What happens today is you get torrent/magnet links which get all the bits from everyone, but when people get bored, or disconnected, there goes your seeds. The other side of this is CDN, where not everyone does this (think most blogs, webcomics, and self-hosted podcasts.) Youtube for example has edge nodes at most ISP's, where as Ustream, certainly does not. This gives a preference to Youtube.

So the hybrid approach is to borrow the EDGE server part of the CDN, and make these a type of torrent seed that expires when the originator says so. This keeps mistakes to a minimum. It also acts as a weak DRM, in that you won't know what the origin server is to try and pull it directly, only from the supernode edge. The supernode edges keep from having to saturate expensive connections like transatlantic/transpacific/wireless links.

But this isn't solving the fundamental problem. Capacity and bad caching practices.
Ads... never cache, because they want tracking
PHP... never caches because the content is dynamic
But these are only small parts of bandwidth, but sometimes they make up large pieces of web pages, for example, having FaceBook and G+ widgets can add 2MB per page, of which only a small portion is cached, due to using cache-busting techniques like affixing ?v=123 to the end of the script, or setting cookies

Re:Magnet links? (2)

EdIII (1114411) | more than 2 years ago | (#40907623)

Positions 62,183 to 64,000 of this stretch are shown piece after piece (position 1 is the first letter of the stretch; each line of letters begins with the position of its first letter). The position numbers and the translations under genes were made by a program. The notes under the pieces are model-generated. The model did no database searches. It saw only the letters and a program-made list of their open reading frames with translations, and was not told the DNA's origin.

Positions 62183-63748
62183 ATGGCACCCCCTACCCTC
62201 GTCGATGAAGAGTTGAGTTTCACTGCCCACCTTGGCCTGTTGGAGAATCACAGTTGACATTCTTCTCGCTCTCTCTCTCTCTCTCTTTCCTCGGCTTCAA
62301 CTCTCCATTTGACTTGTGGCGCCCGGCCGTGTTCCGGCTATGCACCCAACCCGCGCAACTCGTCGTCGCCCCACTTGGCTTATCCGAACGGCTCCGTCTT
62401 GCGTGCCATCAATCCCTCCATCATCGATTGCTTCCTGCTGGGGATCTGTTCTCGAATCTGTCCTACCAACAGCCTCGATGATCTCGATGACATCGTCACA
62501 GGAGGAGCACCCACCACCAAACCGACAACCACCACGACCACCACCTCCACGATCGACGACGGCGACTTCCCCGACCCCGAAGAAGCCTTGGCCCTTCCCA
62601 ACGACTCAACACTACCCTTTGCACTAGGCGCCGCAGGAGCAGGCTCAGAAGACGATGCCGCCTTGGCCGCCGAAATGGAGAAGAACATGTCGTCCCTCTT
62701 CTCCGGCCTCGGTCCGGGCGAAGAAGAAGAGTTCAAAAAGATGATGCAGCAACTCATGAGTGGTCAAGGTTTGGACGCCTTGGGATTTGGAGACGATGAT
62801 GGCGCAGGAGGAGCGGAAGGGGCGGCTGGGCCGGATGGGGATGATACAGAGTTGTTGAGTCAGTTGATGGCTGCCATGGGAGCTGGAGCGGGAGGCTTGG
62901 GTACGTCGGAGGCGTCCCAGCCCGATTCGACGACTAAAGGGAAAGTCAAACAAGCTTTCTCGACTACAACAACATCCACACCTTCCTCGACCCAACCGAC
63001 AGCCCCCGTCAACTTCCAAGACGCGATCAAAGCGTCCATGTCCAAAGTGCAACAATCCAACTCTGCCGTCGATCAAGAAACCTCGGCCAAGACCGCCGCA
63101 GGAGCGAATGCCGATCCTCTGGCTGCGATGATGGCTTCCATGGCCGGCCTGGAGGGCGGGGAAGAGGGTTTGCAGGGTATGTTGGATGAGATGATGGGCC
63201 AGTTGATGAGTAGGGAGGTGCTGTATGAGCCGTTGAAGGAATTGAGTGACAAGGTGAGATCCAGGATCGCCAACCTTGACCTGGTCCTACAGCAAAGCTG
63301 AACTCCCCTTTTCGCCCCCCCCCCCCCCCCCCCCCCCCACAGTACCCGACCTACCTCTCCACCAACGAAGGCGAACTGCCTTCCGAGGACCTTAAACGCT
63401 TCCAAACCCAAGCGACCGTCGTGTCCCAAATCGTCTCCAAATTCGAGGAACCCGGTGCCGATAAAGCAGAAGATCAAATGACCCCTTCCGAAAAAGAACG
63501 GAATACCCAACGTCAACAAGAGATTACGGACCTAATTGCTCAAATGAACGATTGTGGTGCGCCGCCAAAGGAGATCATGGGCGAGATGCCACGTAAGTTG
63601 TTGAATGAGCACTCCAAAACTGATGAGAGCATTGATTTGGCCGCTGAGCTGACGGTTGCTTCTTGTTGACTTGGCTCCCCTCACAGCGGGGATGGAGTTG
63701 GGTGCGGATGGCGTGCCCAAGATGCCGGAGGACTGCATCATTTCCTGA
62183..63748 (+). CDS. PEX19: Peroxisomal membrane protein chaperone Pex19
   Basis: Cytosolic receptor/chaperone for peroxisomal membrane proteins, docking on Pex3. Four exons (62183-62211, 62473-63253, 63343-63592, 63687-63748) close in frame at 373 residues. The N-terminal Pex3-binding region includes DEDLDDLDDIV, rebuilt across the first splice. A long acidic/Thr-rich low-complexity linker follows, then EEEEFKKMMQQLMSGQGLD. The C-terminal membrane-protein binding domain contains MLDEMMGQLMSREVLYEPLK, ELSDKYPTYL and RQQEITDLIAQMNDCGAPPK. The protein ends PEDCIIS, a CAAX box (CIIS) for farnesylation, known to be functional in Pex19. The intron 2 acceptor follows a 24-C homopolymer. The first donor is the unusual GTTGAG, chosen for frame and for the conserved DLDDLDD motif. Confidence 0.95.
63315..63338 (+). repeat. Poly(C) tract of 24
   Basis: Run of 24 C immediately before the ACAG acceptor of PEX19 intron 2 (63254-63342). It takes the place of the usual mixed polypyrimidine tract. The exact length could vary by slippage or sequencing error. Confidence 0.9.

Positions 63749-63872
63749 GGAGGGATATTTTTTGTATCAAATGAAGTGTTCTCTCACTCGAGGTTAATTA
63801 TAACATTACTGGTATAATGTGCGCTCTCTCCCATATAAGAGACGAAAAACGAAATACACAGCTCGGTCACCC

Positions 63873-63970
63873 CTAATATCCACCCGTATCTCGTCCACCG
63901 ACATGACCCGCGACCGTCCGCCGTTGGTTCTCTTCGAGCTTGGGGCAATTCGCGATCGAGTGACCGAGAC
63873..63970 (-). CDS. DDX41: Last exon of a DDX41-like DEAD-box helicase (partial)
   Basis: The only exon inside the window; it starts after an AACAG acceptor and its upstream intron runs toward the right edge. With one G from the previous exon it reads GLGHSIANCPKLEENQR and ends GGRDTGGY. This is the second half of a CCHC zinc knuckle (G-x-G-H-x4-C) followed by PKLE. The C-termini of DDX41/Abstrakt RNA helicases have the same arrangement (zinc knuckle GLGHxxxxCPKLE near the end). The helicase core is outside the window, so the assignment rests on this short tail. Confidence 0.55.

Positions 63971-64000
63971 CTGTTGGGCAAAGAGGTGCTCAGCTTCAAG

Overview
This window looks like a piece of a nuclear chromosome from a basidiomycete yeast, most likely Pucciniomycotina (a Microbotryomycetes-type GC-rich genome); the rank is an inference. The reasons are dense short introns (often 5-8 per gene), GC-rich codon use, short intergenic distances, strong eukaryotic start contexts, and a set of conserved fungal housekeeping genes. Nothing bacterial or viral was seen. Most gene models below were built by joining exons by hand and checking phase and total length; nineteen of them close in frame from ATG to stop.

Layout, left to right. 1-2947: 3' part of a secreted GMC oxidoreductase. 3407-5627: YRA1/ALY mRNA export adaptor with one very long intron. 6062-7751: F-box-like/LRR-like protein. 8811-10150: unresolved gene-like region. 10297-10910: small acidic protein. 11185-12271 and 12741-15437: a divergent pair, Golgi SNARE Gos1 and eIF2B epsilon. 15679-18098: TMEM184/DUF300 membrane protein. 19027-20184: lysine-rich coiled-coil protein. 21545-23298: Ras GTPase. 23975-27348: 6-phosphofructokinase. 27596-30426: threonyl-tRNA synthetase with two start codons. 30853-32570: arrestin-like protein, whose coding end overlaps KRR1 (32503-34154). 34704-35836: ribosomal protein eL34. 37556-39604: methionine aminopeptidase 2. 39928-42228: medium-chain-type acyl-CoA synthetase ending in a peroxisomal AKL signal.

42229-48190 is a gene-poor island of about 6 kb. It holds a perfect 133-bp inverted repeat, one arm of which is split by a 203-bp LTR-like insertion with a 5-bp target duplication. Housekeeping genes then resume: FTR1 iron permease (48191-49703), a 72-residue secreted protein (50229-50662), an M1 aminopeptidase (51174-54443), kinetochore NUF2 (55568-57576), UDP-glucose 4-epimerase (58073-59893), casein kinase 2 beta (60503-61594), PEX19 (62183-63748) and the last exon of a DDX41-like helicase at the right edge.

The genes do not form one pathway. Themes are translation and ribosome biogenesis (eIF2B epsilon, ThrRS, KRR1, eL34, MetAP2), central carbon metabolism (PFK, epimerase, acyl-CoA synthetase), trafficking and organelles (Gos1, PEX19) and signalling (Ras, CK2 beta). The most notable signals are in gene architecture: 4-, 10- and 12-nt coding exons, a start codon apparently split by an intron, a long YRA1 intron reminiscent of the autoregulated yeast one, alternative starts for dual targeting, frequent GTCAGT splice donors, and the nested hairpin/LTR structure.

This guy belongs in Star Trek, and I don't say that in a derogatory way.

It's worse than magnet links, because he is proposing that the entire Internet (or most of it) work just like that.

The problem is not the technology, it is the societies trying to implement it. Magnet links sound great in theory, but are progressively (extremely) dangerous in practice. You would have to be crazy to using public peer-to-peer networks at this point with Big Content doing its best to shove Freedom's face into the ground to lock down the Internet.

Public methods right now, even with encryption, are like throwing huge raves with underage drinking and drugs in abundance, and seeing a couple dozen narcs, cops, and private investigators mingling with the people.

We could implement his ideas, but the only safe way to do so would be to create an inherently anonymous infrastructure. Not a trivial task.

....And that might undermine many current business models in the software and digital content industries

Really? Maybe?

These are the same people working World Wide to change laws so that they don't have to adapt. It's pretty clear how they deal with anybody attempting to undermine them in any way.